So, today’s story is a result of Jacob’s 17 years of favoritism towards one son over the other ten.
Walter Brueggemann, a writer and theologian, describes this relationship as “a turbulent triangle.” This triangle can also be found in our lives, in the past or even at this current moment; “as one having been loved too much, one loving too much, and one feeling loved too little.”
I’ve been listening to a lot of new stories lately—whether through in-person, Zoom, or phone calls—as I am talking with more people as their pastor. And as I hear people’s concerns, wishes, and prayer requests, what I’m realizing is that all of these longings are coming from this very triangle we are all part of. We share our prayers for those whom we love too much. We share our distress because we are feeling loved too little. We share our regrets for the mistakes we’ve made from our entitlement that is enabled by being loved too much; we share our remorse for the mistakes we’ve made because of our resentment from feeling loved too little; and, we share our embarrassment for the mistakes we’ve made due to our obsessions from loving too much. All of our so-called relational problems we deal with stem from this very turbulent triangle.
Being in relationship is difficult.
Jacob didn’t get this love thing right and his favoritism brought family division and dissension. And its consequence was pretty extreme. The older brothers almost killed Joseph. And they settled by selling him into slavery in Egypt.
Earlier I introduced this biblical patriarchs, this special family—from Abraham to Isaac to Jacob to Joseph. And it seems like what was passed down to each generation was not just family property but also their parenting tendency. Abraham’s favoritism resulted in the division between his sons Isaac and Ishmael, and Isaac’s favoritism did the same for his sons Esau and Jacob. I wonder why Jacob did not have sympathy for his older children or concern for his favorite son Joseph since he himself was once a younger son who despised his father Isaac’s favoritism for his older brother. But this repetitive parenting behavior stayed consistent in their bloodline, as Jacob’s favoritism also caused division between Joseph and the rest of his sons.
But this is not a pattern unique to this biblical patriarchs. This also happens in our lives. We model our relational habits and skills after our parents and parental figures. Whether we like it or not, we subconsciously pick up their behaviors, both good and bad, and apply them to our own relationship: friendships, marriage, parenthood, etc. And our children will do the same, modeling after us as they grow and build new relationships. We pick up and we pass down the relational skills that we both appreciate and despise, knowingly and unknowingly.
And what’s so difficult about this is the fact that none of us get this love thing right. None of us are perfect in modeling love. None of the people who showed us how to love are perfect. All of our models of love are imperfect. All of their love has both strengths and flaws. That’s why we see ourselves fall in this triangle with varying levels of turbulence overand over again.
Recently, my wife showed me a video that speaks to this. Kier Gaines, a father with a two-year-old daughter, speaks to the camera about the fatherhood.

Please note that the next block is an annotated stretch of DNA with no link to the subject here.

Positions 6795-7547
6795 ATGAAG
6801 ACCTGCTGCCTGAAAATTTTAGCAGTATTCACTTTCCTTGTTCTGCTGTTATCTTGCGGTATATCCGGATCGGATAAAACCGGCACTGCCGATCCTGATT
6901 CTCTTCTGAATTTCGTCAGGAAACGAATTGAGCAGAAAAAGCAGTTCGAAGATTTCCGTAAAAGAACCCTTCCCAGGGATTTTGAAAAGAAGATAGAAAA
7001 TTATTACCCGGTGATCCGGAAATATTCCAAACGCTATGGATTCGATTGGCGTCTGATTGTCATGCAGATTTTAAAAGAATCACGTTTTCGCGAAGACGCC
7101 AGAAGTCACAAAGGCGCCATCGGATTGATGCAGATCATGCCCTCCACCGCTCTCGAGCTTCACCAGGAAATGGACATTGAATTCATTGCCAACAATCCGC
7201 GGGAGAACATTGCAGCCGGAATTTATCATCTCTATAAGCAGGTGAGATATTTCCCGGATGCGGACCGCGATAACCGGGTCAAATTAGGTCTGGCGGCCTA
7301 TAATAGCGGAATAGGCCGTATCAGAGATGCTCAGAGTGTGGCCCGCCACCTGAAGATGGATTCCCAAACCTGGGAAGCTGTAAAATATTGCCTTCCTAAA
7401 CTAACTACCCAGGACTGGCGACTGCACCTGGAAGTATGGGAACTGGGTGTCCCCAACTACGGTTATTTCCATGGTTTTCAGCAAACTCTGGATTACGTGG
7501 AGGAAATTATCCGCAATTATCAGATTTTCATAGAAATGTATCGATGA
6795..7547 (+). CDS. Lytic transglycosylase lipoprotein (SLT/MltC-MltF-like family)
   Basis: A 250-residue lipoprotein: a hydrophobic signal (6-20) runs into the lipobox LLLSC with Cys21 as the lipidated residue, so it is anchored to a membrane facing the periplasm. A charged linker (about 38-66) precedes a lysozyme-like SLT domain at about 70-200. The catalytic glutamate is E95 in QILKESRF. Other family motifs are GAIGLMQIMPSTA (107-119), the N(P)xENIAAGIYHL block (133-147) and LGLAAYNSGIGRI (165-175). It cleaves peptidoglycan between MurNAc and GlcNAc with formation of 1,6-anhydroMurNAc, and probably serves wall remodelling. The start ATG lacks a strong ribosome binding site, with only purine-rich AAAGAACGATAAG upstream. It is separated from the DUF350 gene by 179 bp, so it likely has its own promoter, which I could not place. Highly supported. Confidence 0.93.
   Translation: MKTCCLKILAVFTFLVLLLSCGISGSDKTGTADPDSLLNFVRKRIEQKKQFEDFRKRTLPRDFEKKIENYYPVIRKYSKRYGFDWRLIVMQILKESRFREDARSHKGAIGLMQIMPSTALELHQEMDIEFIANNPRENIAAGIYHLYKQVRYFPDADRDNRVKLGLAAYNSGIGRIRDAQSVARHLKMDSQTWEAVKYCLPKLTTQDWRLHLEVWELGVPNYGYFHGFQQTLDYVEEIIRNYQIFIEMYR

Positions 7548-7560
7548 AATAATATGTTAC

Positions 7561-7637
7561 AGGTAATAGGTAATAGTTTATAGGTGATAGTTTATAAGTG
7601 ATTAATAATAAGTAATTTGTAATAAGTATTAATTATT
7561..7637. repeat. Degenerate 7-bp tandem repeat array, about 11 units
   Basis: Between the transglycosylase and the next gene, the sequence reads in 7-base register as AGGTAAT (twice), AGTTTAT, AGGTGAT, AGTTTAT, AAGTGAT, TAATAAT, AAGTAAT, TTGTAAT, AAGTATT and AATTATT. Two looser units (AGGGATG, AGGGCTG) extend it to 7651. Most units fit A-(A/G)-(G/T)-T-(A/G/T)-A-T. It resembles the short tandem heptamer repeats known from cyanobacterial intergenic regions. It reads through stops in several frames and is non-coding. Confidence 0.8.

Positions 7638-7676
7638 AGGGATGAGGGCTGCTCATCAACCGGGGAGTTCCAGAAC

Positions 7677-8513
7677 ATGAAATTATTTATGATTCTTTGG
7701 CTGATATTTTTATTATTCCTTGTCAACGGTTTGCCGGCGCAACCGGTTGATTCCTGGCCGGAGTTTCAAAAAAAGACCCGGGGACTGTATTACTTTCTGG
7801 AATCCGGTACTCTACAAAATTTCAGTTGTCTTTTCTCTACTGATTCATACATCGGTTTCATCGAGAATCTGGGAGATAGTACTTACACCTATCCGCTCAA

"A lot of young men, particularly young Black men, hit me up being like, 'I can't wait to be a dad, I can't wait to be a father," he says in the video as he carries his daughter on a walk through the neighborhood. "I love that because I think the men that were a generation before us got raised by the men that were a generation before them, and those men didn't really know warm love."
Becoming a parent, he says, "exposes things about you that you don't know about yourself," before adding how it's a "huge emotional undertaking if you do it the right way."
"Go see somebody about the trauma that you've endured throughout the course of your life, and start healing," he says. "Because if you don't heal from that? You'll have all this and you'll never be happy."
In order to break the cycle of picking up and passing down, there needs to be tiresome work of healing and transformation. And this reality check is relevant to all of us.
In today’s story, Joseph involuntarily finds himself in this turbulent triangle caused by his family line’s repetitive parental favoritism. Yet, we are reminded of one very important truth: God’s love ispersistent.
God’s love is persistent despite the family’s repetitive toxic behavior and failures. As we will see as we read more about Joseph’s story, God stays true to God’s word: God will be their God always.
God’s love is persistent despite the Israelites’ repetitive toxic behavior and failures. As we read the Old Testament, we read about God’s people continuously being rebellious against God and making so many mistakes, generation after generation. Yet, because of God’s persistence, God sent his Son Jesus into the world in flesh, Love Incarnate, to be the very model of love, the perfect model of love. That’s why Jesus came to us as the healer, the great physician.
“But he was wounded for our transgressions, crushed for our iniquities; upon him was the punishment that made us whole, andby his bruises we are healed” (Isaiah 53:5).
God’s love is persistent despite our repetitive toxic behavior and failures. Christ’s love is now available to all of us. Because of this love, Christ invites all to his table, to earnestly repent of our sin and seek to live in peace with one another, to commit to the tiresome work of holistic healing and transformation.
Christ Jesus reminded the disciples of this truth again when he said to them, “And surely I am with you always, even to the end of the age.” This truth applies to us today as well. Christ, Immanuel, is God-with-us. And we commit to this journey of being in relationship with our God and with our families, friends, and neighbors. We commit even when it requires our tireless effort of healing and transformation. That’s the overarching theme of the Bible: imperfect people, persistent God, and the journey we walk together towards healing and transformation.